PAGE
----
Chocolate! What could possibly hold more intrigue and respect in centuries past in France than confections and chocolatier's treats. Remember, cocoa (chocolate) was a relatively recent import, 1700s, and along with sugar were more precious ounce per ounce than gold. The trade of making finest chocolate confections remains an art in France, and one with a long and lauded mystique and history. Is it any wonder then, that the containers made as presentation boxes for top chocolate makers were as elegant as the confections - and meant to be the souvenir kept to remind one of both the giver of the gift, and of the unique pleasure of taste of the confections. This is one such! Still bearing the paper label inside, the leather clad wood casket was the presentation chest for Paris confiseur chocolatier, FOURBET, then located at 162, rue St Antoine. The era would be Napoleon III (c.1850-70). Trimmed out in pressed brass and cast brass and steel cabochons, it was kept far far longer than the vast majority of these. This one is large, 8 3/4" long - full measurements noted on photos. The very early ones are smaller, and they increase in size as chocolate became more accessible to the public.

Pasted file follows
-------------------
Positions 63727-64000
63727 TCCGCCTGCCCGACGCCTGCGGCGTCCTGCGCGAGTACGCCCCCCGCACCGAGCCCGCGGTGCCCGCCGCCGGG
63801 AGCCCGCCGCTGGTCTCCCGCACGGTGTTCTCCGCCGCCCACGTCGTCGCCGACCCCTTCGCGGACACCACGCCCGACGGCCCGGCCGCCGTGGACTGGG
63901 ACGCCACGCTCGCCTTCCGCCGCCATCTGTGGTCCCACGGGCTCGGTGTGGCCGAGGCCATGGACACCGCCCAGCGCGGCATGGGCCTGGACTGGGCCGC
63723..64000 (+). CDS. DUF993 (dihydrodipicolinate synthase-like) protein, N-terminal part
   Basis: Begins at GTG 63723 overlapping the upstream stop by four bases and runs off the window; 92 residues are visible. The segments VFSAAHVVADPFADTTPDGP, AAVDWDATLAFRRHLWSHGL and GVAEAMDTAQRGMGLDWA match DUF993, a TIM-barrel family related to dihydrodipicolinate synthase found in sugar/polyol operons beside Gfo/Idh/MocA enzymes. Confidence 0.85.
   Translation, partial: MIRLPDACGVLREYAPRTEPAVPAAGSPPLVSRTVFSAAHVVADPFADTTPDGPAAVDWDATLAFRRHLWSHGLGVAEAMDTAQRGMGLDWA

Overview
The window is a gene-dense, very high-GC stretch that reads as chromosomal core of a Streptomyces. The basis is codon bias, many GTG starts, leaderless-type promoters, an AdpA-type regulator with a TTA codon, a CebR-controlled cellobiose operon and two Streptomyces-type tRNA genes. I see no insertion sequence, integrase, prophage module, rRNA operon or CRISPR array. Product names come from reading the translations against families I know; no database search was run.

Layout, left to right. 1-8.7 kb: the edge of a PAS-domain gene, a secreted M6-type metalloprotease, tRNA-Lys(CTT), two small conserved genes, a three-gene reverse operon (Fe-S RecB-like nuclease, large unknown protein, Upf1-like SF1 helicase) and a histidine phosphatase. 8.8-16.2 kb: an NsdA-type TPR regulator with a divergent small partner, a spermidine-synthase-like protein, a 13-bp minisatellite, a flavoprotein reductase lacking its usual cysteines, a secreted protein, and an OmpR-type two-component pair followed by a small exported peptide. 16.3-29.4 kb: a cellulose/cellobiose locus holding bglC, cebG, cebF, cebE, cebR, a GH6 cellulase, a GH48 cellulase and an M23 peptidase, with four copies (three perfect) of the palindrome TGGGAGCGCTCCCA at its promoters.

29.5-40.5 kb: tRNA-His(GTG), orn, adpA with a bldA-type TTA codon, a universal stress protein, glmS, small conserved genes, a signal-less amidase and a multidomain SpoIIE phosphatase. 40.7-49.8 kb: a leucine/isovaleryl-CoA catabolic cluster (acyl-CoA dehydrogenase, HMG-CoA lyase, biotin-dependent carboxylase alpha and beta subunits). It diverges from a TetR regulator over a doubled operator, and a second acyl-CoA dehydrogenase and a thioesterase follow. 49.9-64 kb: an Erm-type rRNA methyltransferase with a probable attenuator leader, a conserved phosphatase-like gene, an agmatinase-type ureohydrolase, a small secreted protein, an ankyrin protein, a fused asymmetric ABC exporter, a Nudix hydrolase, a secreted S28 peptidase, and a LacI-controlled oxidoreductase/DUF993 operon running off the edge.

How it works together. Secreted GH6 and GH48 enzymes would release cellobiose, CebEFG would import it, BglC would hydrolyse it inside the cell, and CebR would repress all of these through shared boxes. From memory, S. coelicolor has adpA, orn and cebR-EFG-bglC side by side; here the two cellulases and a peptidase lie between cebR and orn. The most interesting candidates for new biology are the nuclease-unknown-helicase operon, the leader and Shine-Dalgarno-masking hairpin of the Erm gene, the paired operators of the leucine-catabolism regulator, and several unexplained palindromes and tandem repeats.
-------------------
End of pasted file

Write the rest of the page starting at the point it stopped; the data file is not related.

Very good to excellent condition for age and type, these boxes are typically light in weight, the box either card or wood like balsa, paper interior (this one is exceptionally clean and nice) and note that it would have had a working lock with key. We no longer have the key. Photos from all sides, please note any small missing trim paper along bottom edge and a shadow of one along top front. No missing cabochons which look like steel but might be marcasite. Other top names in Chocolate include perhaps the most opulent boxes - Boissier. Some of these firms are still in business. There is a Boissier museum in Paris - I've sold several boxes to them.